That one person reached out to me not as a tourist, not as an American, and not even a male. He reached out to me as a human being, satisfied to simply share the company of another soul, exchanging smiles, stories, and a piece of the short time we both have on this planet Earth.

That day his kindness changed everything. I began viewing travel from a different perspective, more aware of my own stubbornness and wrongly-placed assumptions about the world and the people around me.

When we stop being self-centered and stubborn, kindness flows naturally. When we open our hearts and give of ourselves freely from a place of compassion, curiosity, and with an awareness that we are all connected, kindness will envelope the moment and flow into our lives. 
[phrases in bold are my emphases, not those of Dev.]

 When my little ole sally of a self was in India, I frequently wanted to get away from the main streets, the mundane, in order to stumble upon something unique, something my own. Like when I was in Jalandhar over Fall Break with my friends, and felt the need to diverge from the central market we were supposed to hang around for a couple of hours, to get away from commerce, and to see the "secret lives" of those who inhabited the homes whose artifices created the sinuous alleyways outside of the shuk.

I meandered like a more youthful Carmen Sandiego, and caught upon some folks working in a makeshift workshop in a residence; I stopped, and they noticed me, and soon I was inside their place drinking tea, meeting babies, and watching men pound insoles to be sold to a company for distribution. Like Dev, I found a way to connect because my heart and mind were "open."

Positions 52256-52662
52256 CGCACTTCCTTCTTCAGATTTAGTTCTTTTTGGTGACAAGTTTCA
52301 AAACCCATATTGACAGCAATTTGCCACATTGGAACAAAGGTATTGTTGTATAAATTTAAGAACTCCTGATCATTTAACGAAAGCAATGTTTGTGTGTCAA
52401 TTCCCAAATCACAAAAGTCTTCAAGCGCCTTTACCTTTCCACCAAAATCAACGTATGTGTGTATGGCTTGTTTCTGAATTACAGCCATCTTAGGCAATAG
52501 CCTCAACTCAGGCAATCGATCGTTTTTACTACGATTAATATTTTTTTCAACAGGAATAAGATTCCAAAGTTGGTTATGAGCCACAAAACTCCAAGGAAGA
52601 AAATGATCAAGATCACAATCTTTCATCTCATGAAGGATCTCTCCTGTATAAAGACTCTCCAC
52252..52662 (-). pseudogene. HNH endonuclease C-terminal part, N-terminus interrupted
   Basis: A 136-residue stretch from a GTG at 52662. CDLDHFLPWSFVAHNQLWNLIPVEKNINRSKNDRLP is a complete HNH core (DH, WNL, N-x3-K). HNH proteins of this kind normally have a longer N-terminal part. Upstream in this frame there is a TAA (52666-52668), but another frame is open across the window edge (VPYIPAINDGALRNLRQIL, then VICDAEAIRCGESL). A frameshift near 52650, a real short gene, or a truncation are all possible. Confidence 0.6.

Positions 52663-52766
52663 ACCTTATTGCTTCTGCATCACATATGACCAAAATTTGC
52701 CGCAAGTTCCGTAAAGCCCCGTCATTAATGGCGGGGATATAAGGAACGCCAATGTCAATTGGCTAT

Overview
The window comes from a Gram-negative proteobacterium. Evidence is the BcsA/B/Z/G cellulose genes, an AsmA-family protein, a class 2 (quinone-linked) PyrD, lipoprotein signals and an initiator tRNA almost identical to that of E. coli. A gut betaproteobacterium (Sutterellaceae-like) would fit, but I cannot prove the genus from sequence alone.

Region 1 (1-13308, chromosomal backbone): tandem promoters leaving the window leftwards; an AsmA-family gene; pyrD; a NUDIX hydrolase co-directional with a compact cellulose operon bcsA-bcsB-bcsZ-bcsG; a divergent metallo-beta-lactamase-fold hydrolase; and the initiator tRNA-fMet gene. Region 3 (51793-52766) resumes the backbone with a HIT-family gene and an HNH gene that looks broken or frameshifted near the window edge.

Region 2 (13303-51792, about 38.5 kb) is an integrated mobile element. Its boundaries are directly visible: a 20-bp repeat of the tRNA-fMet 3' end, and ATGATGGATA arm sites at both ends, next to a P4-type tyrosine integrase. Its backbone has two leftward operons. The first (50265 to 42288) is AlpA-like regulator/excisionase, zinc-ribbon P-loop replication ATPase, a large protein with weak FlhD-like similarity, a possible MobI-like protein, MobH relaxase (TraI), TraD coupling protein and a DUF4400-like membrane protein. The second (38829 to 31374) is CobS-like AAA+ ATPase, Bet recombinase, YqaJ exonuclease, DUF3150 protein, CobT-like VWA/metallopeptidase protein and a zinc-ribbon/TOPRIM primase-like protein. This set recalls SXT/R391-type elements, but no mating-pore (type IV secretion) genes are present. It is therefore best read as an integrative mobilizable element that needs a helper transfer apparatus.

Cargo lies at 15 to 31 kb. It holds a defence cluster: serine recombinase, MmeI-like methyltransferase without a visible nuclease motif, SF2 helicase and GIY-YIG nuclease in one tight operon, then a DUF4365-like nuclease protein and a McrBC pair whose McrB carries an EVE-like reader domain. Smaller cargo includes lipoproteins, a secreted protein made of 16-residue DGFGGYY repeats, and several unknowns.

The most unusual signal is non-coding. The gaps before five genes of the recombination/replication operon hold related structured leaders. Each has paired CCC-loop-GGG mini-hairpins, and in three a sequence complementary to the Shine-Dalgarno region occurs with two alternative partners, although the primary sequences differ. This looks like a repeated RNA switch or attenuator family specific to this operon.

One of the old-school alleyways I made my way through to see something beyond the tourist spots

Look who I met! Notice the aqua color inside the house; I saw this color on houses in Punjab

For all of you all travelers out there (and I might even extend this to everyone out there), just make sure to take stock of your perceptions of people and places you visit. And when ship frustrates you, maybe you even feel ignored, remember to let the real reason you left to explore new places shine through you; people will sense your enthusiasm and love, and those can make bridges out of the most stubborn of materials.

1 comment:

Raam Dev said...

I'm so happy you enjoyed the story, Lauren! I think what you said towards the end of your post is so important: When we're letting our curiosity and our desire to connect shine through, people can actually feel that coming from us and they're more likely to respond.

I read a few of your previous posts and they bring back so many memories from when I was there last year! In the future, you should try getting your train tickets from!

Also, if you haven't seen Earl's site, he's a big traveler and loves India with a passion (he's been traveling non-stop for more than a decade now!):

I can totally relate to the compassion and kindness many Indians hold towards strangers. I'm thinking of going back to India next month and staying for four or five months. I really miss it!